Bring your environmental data together with the Optergy Air wireless wall sensor range, your sophisticated solution designed for ease and flexibility.Continue reading
Updated Optergy Product Ranges
Optergy are pleased to announce the release of our updated product range name offerings, Optergy Insights, Optergy Edge & Optergy Air.Continue reading
National Indoor Air Quality Awareness Month
Get informed this National Indoor Air Quality Awareness Month! It’s not a choice, it’s a necessity.Continue reading
Complete Smart Building Controls Launch
Looking for simple and cost-effective building control options? Take complete control of your building with the P864 smart building controls family.Continue reading
Amplify your applications with the 864e Expansion IO Module
Amplify your building applications with 864e Expansion IO Module
An input and output expansion module for use with the P864 controller
If you manage a building, then you know how powerful it is to have seamlessly integrated building applications.
Introducing the perfect P864 companion, the 864e, the ‘e’ stands for expansion. The P864 already fits a lot of applications on its own, but when more inputs and outputs are needed for applications like central plant or as a small building controller. A single P864 controller can be expanded using 1 or more 864e modules to create up to 144 hardware points. The expansion makes the BTL listed P864 a very versatile and scalable controller product. Find out more about the P864 smart edge controller.
More time saving, less time wasting
Each 864e supports:
• 8 universal inputs (thermistor, 0-10V, 4-20mA, raw counts, dry contact, or pulse inputs)
• 6 binary outputs (relay contacts NO/NC)
• 4 analog outputs (0-10V or 4-20mA)
Each of these outputs can be used in conjunction with a DDC program running in the P864.
The data points are instantiated using BACnet and interoperable across the BACnet network.
Designed to be contractor friendly, each 864e has the same footprint as the P864 and can be installed the same way. The connections are in the same place making it easiest to wire and save time at installation.
Safeguard your operations
In the event of communication loss between P864 and 864e, Optergy’s thoughtful design has enabled a backup mode of operation where the device can continue operating at its last known value or in a predetermined fail-safe mode of operation. The device will signal any loss of communication for fast and easy troubleshooting. Diagnostic LED will also blink to let users know its current state of contentment.
All the setup can be done using a built-in web user interface or using Optergy Proton or Optergy Enterprise.
Get started with P864 & 864e
At last, you can have a controller that is just the right size for the needs of your day. To learn more check out the P864 Smart Edge Controller.
Start saving time and enhancing your customer’s building controls by delivering the P864 & 864e Expansion IO Module today. Contact us to find out more about becoming an Optergy Reseller and get started with the Optergy product suite today.
Optergy P864 is BTL Certified
Optergy P864 is
Announcing BTL Listing for the P864 Smart Edge Controller
Optergy is proud to announce that the P864 is now BTL listed and BTL certified as a
B-AAC (Advanced Application Controller). BACnet Testing Laboratories (BTL) is the authority worldwide that assures interoperability between vendors verified through independent testing.
BTL certification is an important credential that states Optergy P864 conforms to a standard, and that when coupled with the Optergy BACnet PICS, users can be assured of specified interoperability.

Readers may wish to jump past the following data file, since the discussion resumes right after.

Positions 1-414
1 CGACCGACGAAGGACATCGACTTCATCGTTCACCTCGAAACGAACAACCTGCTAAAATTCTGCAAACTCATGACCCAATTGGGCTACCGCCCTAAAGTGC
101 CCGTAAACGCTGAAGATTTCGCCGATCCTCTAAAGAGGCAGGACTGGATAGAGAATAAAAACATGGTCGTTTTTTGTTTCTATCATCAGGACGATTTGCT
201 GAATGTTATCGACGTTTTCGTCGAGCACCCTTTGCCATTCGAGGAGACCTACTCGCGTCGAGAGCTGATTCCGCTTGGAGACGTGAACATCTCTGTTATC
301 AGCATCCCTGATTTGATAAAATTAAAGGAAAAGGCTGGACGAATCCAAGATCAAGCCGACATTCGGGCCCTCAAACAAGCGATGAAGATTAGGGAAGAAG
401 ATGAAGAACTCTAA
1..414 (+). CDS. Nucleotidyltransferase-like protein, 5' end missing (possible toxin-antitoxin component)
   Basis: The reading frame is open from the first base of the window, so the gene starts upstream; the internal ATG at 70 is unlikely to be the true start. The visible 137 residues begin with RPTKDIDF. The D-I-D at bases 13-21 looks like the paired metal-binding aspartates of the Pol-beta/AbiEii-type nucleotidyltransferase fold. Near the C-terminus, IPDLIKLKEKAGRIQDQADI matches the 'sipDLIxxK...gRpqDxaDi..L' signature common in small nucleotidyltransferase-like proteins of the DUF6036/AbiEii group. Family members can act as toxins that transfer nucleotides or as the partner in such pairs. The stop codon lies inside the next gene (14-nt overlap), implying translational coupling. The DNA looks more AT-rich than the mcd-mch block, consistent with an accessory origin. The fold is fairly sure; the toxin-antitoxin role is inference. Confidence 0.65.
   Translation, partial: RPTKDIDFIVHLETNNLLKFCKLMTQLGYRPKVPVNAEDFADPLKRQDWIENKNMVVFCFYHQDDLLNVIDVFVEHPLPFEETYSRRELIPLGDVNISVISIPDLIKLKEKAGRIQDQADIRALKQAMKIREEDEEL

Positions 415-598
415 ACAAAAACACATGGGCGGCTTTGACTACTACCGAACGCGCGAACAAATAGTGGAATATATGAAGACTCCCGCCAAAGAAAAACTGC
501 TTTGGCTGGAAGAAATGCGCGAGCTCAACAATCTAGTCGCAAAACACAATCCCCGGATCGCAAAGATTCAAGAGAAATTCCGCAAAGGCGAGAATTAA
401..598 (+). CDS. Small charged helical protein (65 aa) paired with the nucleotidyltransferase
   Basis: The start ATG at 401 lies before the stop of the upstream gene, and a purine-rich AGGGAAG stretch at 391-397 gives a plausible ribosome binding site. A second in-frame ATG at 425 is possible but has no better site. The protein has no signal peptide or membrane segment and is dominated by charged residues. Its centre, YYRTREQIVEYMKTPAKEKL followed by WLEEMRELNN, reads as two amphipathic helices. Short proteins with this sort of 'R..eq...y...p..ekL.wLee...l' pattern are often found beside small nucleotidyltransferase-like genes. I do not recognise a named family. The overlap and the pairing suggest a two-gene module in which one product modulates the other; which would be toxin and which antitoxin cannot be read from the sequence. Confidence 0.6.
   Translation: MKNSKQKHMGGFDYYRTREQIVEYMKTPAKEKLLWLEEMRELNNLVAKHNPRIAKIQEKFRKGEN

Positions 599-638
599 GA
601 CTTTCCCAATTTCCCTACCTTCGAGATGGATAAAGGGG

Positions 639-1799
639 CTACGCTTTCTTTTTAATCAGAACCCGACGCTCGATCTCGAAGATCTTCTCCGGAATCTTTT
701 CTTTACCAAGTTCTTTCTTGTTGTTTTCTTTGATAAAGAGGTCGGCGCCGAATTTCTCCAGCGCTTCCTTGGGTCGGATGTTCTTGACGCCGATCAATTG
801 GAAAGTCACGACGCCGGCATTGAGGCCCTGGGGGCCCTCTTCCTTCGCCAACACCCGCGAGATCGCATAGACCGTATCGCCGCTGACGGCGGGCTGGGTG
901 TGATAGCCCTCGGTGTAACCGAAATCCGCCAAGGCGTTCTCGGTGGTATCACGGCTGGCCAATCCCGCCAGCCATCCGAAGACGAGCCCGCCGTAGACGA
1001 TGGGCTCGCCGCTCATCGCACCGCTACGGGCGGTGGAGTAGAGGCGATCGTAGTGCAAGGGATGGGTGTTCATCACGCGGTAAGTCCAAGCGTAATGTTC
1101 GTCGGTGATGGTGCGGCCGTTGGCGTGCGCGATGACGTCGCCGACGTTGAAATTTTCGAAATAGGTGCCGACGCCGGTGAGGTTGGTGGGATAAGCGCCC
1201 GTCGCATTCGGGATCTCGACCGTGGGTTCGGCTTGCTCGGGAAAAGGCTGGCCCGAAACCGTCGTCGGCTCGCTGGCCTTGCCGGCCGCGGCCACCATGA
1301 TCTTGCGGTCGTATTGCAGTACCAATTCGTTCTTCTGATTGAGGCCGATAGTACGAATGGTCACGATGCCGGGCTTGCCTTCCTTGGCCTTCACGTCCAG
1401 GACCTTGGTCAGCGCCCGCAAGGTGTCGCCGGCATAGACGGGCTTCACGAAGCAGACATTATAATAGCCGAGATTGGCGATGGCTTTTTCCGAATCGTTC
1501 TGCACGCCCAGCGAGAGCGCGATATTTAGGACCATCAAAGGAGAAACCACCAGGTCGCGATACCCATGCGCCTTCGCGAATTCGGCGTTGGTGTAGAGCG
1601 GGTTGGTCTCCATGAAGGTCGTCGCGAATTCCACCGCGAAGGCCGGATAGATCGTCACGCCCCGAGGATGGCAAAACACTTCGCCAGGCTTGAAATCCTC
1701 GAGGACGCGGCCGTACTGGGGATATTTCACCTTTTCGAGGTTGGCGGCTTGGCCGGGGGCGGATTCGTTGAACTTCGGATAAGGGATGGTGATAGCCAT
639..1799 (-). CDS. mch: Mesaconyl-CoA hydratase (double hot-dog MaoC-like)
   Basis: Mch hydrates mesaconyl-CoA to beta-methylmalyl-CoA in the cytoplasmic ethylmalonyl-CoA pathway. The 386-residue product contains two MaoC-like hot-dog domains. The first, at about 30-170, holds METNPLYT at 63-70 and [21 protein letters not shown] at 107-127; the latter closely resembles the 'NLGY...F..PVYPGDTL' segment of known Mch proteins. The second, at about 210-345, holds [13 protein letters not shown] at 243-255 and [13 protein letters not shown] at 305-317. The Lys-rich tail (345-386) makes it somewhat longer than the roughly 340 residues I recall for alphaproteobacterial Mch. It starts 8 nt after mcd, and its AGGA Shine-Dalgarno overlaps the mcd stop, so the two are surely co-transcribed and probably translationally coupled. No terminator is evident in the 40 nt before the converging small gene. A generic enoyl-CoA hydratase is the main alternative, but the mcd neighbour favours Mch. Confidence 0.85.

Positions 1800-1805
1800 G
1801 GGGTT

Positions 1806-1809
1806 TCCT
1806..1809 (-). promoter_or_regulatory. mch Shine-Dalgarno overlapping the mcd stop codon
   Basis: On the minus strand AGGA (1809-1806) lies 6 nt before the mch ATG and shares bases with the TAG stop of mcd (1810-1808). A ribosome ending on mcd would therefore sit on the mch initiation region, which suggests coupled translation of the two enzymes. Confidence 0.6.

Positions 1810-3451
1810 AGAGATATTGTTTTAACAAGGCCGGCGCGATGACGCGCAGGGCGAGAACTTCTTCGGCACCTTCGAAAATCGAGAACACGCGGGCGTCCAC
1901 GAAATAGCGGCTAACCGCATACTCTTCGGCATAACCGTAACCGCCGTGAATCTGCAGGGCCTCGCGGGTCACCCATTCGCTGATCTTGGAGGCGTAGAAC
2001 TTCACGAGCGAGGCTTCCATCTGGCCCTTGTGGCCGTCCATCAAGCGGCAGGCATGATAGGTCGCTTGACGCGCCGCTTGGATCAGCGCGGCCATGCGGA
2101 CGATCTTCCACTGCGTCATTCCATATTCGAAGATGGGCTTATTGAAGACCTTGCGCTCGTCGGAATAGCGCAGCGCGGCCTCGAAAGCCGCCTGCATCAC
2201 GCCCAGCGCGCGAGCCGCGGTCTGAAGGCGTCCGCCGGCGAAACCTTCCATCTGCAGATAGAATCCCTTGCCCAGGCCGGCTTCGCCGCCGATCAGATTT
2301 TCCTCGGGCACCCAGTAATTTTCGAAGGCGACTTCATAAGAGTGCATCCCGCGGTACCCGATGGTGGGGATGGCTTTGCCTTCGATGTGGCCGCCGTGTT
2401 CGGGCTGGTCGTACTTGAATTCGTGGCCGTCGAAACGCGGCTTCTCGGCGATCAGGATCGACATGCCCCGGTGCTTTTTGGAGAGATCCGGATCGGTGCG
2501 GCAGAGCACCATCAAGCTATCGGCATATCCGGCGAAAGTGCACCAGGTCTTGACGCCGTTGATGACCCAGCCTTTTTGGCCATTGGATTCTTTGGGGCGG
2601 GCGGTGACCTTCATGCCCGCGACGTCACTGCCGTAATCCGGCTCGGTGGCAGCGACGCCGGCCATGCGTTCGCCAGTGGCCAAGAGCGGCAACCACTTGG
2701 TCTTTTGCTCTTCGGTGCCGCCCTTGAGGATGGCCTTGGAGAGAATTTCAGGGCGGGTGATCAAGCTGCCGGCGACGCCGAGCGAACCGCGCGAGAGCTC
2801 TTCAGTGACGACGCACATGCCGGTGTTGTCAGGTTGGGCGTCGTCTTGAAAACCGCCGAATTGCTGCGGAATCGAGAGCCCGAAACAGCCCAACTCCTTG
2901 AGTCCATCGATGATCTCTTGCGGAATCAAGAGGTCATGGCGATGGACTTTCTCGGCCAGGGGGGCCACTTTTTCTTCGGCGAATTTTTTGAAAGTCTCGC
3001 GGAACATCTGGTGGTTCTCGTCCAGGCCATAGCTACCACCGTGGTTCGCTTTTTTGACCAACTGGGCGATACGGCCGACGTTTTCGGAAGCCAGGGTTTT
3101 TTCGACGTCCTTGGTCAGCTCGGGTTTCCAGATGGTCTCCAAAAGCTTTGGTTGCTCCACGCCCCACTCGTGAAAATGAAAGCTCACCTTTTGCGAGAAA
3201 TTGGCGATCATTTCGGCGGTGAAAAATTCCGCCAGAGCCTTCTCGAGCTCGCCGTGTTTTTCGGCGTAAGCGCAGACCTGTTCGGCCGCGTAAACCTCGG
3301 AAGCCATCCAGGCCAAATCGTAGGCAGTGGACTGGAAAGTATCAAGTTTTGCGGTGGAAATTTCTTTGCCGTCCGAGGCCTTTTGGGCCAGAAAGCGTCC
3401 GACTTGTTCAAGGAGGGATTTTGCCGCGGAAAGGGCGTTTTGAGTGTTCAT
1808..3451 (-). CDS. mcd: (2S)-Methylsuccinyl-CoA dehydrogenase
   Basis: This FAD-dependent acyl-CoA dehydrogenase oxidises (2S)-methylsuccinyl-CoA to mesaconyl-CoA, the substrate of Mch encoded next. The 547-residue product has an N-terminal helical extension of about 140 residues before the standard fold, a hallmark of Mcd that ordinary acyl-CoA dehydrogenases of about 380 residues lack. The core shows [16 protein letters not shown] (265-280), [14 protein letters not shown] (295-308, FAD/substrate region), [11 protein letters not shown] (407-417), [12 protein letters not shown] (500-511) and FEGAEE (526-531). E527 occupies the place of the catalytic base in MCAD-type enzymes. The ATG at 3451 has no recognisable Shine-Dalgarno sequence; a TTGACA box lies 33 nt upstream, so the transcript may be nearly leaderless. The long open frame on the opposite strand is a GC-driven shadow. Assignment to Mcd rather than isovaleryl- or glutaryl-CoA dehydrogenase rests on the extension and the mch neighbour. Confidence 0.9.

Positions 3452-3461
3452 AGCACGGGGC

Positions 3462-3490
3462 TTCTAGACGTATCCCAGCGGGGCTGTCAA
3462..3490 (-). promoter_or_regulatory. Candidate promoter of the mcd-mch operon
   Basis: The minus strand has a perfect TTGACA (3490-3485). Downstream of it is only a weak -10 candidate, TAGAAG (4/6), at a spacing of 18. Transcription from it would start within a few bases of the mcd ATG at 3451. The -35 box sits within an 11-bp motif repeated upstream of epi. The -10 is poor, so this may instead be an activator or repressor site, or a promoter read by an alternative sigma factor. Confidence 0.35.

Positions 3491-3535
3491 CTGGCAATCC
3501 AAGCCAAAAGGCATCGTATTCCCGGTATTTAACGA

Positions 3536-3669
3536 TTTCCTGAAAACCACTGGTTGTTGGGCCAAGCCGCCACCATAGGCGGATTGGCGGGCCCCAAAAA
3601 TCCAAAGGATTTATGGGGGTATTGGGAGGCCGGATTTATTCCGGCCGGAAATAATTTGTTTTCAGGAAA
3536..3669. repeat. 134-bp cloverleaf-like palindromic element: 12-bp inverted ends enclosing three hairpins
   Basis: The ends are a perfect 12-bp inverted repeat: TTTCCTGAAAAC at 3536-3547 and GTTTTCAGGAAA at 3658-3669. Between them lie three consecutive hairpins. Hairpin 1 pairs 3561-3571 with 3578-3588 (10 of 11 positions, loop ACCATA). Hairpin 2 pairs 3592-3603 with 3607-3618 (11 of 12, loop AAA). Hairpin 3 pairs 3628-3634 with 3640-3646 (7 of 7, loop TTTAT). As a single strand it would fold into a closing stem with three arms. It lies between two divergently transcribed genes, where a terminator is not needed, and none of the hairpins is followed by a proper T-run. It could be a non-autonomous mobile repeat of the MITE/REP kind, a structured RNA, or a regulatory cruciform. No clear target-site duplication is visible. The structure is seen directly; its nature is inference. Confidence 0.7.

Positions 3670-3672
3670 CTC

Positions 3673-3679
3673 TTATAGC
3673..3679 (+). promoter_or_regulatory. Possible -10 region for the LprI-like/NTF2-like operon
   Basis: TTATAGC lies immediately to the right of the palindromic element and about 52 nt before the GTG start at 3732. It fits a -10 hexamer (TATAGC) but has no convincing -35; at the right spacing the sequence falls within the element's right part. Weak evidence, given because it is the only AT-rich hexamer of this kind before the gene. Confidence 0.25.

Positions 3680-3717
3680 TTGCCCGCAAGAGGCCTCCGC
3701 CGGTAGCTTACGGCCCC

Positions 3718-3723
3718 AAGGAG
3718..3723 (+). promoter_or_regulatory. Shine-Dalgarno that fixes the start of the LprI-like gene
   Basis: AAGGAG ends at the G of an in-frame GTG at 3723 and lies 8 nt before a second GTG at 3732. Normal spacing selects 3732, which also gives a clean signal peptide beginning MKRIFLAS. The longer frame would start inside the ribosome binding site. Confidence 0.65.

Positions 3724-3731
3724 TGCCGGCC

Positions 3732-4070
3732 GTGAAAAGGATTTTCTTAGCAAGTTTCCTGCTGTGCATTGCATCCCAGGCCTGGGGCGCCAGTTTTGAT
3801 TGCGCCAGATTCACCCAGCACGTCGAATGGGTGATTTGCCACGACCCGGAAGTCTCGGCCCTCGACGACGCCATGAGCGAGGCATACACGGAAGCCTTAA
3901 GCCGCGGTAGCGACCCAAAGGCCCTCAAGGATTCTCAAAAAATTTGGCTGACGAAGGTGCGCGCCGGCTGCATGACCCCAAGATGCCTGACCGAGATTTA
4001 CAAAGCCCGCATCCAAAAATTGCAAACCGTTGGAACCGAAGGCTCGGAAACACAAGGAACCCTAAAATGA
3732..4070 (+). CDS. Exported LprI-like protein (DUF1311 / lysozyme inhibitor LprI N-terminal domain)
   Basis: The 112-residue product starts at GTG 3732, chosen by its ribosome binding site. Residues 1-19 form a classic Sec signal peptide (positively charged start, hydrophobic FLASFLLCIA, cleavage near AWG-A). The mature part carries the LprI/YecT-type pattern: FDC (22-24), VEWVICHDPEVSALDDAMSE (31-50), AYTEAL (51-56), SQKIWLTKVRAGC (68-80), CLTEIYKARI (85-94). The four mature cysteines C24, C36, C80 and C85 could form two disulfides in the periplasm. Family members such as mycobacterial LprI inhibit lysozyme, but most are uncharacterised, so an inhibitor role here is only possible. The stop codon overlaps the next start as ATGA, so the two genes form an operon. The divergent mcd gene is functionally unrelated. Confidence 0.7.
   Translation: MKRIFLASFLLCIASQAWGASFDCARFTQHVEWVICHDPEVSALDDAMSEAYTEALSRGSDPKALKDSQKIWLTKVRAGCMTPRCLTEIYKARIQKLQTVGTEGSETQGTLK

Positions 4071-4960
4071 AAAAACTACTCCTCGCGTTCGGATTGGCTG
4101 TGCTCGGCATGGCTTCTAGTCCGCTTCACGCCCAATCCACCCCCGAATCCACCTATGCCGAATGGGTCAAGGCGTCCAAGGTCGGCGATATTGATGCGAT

A mark of distinction, the BTL mark represents exceptional product quality and conformance achieved after successful rigorous independent testing. These tests validate that the product correctly implements a specified set of BACnet features and identifies and eliminates implementation errors before a product reaches the market.
The P864 was carefully designed to provide simplified engineering and programming, building owners and contractors now have a complete standardized solution for smart controls, smart metering, utilities billing, after-hours billing, automated reporting, live dashboards and foyer displays.
The Optergy P864 connects to Optergy software to offer more than 50+ built-in applications. The P864 operates building equipment autonomously expandable up to 144 I/O points. Connectivity is made easy via BACnet IP (PoE), MS/TP, and MS/TP routing. The P864 is truly versatile, and can also be managed by 3rd party devices or software using its built-in Modbus gateway or REST API. Integrating applications include systems such as HVAC, central plant, VRF, lighting, hydraulic systems, along with energy, water, gas monitoring.
Combining Energy and Building Management Systems to Improve Asset Performance
Optimise Performance by Combining Energy and Building Management Systems
The whole of energy management and building automation is greater than the sum of both parts
This article explores using energy management systems (EMS) combined with building automation systems (BMS) to expose opportunities for improved building performance in commercial, retail, educational, government, healthcare and office sectors. Combining both EMS and BMS into the one platform breaks down barriers allowing smarter control strategies and contextual alarms to be generated for building operators. Sharing data between these systems removes a “blindfold” from operators and creates visibility and context enabling a continuous feedback loop not previously possible.
As a consequence of continuous feedback users are able to tune buildings and gain direct benefits including energy savings and reduced operating expenses. This approach replaces performance degradation with a more productive operator who is in control and driving increasing building performance.